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The Lifeways study is novel in having information on three generations of the same families. It is well established that infant birth weight (IBW) predicts individuals’ risk of adult chronic disease and more recently studies report cross-generation transmission of risk patterns. The aims of this analysis were to examine whether adults’ birth weights were associated with measures of own health status or social position and to relate adults’ birth weights to that of the index child’s IBW. Finally, we assessed whether birth weight of either adults or children was associated with adult body mass index (BMI) of parents and grandparents. We included 1075 children whose IBW was recorded at recruitment from hospital records and 2546 adult cohort members followed from 2001 until 2014. At baseline, a sub-group of 920 adults had reported own birth weight (RBW). Results showed male adults’ RBW were significantly higher than females’ (P=0.001). Mothers’ RBW was significantly correlated with IBW (r=0.178, P<0.001). In mixed effects linear models with BMI as the outcome variable, of all adults, and in sub-groups of adults with RBW and of mothers only, the IBW was associated with adult BMI adjusting for other predictors. Adults’ BMI was positively associated with age (P=0.013), index child’s IBW (P=0.001), gender (P<0.001) but not own RBW, adjusting for family identification number. When mothers were removed from the adult models however, IBW ceased to be associated with BMI, a final model showed RBW being associated with adult BMI (P=0.04). There are cross-generational associations in the Lifeways cohort, the maternal association being stronger.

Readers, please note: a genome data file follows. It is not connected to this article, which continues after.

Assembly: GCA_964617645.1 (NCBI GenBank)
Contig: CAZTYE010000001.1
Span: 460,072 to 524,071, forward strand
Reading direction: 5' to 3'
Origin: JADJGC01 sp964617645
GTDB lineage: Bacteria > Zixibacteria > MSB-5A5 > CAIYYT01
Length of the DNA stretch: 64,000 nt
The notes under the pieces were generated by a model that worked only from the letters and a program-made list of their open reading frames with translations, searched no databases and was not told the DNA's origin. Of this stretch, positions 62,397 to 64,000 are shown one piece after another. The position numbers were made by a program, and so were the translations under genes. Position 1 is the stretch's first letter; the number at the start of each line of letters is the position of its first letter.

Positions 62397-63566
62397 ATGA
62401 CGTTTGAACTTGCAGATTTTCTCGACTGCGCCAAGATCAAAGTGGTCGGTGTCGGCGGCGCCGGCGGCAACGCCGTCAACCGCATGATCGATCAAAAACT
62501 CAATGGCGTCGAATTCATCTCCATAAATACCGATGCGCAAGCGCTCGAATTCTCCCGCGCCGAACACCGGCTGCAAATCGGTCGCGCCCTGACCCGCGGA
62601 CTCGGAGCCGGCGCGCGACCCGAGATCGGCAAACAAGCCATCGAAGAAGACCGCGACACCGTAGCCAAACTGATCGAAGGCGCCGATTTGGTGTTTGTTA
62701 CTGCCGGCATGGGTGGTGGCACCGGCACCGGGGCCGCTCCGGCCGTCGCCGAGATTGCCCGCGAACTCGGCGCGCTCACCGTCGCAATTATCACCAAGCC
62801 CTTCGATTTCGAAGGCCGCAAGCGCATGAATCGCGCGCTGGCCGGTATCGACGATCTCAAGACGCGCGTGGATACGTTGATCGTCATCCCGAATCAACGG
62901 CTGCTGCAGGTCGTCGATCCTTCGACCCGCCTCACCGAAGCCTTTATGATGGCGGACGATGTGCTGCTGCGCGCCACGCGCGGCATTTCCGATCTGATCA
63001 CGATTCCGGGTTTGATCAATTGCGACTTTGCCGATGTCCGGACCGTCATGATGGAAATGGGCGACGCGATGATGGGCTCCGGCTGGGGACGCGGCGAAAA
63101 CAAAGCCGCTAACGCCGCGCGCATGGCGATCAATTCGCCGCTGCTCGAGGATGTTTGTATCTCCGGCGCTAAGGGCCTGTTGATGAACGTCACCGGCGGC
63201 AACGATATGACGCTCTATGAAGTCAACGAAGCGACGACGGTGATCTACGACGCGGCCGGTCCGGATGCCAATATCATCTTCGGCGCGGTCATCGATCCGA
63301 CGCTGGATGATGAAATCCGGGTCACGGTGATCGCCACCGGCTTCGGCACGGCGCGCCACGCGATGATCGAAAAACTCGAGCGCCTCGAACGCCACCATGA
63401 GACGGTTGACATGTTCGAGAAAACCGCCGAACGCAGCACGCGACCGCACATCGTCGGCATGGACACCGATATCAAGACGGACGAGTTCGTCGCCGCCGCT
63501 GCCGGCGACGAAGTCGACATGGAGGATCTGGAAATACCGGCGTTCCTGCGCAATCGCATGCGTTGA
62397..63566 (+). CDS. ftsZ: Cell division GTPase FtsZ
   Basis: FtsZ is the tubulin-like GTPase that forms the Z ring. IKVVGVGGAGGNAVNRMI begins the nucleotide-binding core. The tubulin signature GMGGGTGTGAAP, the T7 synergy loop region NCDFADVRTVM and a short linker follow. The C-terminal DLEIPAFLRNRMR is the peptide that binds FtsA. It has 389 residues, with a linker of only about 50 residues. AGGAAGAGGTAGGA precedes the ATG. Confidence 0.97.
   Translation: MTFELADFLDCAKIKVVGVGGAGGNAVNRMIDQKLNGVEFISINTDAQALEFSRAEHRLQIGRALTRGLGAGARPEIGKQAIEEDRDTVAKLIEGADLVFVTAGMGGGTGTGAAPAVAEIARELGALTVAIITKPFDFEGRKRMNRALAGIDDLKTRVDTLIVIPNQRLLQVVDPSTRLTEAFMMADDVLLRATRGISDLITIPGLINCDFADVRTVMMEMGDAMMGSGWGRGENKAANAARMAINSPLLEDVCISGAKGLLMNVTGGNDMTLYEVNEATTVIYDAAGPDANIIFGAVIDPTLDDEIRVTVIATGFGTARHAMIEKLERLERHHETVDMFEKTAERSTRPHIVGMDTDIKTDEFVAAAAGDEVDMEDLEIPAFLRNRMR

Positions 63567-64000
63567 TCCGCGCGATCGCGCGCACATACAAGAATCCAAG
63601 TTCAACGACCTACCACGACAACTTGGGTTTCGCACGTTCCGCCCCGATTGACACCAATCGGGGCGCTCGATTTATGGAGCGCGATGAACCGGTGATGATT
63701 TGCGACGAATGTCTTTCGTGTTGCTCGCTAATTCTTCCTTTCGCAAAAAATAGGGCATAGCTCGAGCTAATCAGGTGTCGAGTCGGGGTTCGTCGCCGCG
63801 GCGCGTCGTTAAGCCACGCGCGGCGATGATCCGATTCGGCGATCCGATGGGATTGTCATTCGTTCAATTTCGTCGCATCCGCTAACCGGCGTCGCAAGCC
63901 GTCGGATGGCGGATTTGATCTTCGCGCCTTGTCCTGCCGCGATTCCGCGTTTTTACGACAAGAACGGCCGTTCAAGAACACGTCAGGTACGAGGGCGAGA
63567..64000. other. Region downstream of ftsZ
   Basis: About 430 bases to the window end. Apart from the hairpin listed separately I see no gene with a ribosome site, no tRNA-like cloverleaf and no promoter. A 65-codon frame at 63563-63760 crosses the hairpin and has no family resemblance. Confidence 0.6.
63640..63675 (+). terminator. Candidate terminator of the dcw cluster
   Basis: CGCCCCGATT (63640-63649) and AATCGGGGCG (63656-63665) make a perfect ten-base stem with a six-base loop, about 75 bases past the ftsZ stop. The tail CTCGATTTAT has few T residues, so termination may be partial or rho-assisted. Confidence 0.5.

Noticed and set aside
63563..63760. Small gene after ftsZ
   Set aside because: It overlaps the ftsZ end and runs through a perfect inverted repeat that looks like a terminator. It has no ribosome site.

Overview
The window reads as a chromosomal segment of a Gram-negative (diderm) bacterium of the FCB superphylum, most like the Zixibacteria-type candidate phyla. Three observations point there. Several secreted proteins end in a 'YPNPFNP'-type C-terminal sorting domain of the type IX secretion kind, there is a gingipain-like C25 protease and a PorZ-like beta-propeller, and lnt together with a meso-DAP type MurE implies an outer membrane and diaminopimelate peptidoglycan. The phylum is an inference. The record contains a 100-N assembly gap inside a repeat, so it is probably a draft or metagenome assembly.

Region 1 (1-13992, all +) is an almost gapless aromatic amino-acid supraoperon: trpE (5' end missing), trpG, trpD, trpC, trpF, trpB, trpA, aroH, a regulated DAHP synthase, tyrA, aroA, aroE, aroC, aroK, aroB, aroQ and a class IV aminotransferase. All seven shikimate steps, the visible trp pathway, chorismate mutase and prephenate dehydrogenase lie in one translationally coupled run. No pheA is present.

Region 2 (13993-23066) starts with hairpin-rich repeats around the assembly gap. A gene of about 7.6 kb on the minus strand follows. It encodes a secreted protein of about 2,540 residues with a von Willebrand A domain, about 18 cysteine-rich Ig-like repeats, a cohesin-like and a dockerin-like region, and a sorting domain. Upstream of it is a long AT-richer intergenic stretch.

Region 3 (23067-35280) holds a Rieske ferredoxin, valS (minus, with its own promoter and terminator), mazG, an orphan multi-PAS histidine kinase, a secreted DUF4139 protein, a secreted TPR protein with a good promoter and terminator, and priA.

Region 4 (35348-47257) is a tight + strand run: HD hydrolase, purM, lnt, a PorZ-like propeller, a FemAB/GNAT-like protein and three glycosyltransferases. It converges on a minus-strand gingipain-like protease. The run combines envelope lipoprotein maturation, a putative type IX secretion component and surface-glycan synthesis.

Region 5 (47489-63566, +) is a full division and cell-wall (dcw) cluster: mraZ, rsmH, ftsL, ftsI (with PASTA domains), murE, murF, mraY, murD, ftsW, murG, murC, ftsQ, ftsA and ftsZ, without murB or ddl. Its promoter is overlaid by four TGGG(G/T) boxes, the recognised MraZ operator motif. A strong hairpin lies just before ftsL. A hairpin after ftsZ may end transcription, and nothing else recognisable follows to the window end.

Angus and Hereford beef is marketed internationally for apparent superior meat quality attributes; DNA-based breed authenticity could be a useful instrument to ensure consumer confidence on premium meat products. The objective of this study was to develop an ultra-low-density genotype panel to accurately quantify the Angus and Hereford breed proportion in biological samples. Medium-density genotypes (13 306 single nucleotide polymorphisms (SNPs)) were available on 54 703 commercial and 4042 purebred animals. The breed proportion of the commercial animals was generated from the medium-density genotypes and this estimate was regarded as the gold-standard breed composition. Ten genotype panels (100 to 1000 SNPs) were developed from the medium-density genotypes; five methods were used to identify the most informative SNPs and these included the Delta statistic, the fixation (Fst) statistic and an index of both. Breed assignment analyses were undertaken for each breed, panel density and SNP selection method separately with a programme to infer population structure using the entire 13 306 SNP panel (representing the gold-standard measure). Breed assignment was undertaken for all commercial animals (n=54 703), animals deemed to contain some proportion of Angus based on pedigree (n=5740) and animals deemed to contain some proportion of Hereford based on pedigree (n=5187). The predicted breed proportion of all animals from the lower density panels was then compared with the gold-standard breed prediction. Panel density, SNP selection method and breed all had a significant effect on the correlation of predicted and actual breed proportion. Regardless of breed, the Index method of SNP selection numerically (but not significantly) outperformed all other selection methods in accuracy (i.e. correlation and root mean square of prediction) when panel density was ⩾300 SNPs. The correlation between actual and predicted breed proportion increased as panel density increased. Using 300 SNPs (selected using the global index method), the correlation between predicted and actual breed proportion was 0.993 and 0.995 in the Angus and Hereford validation populations, respectively. When SNP panels optimised for breed prediction in one population were used to predict the breed proportion of a separate population, the correlation between predicted and actual breed proportion was 0.034 and 0.044 weaker in the Hereford and Angus populations, respectively (using the 300 SNP panel). It is necessary to include at least 300 to 400 SNPs (per breed) on genotype panels to accurately predict breed proportion from biological samples.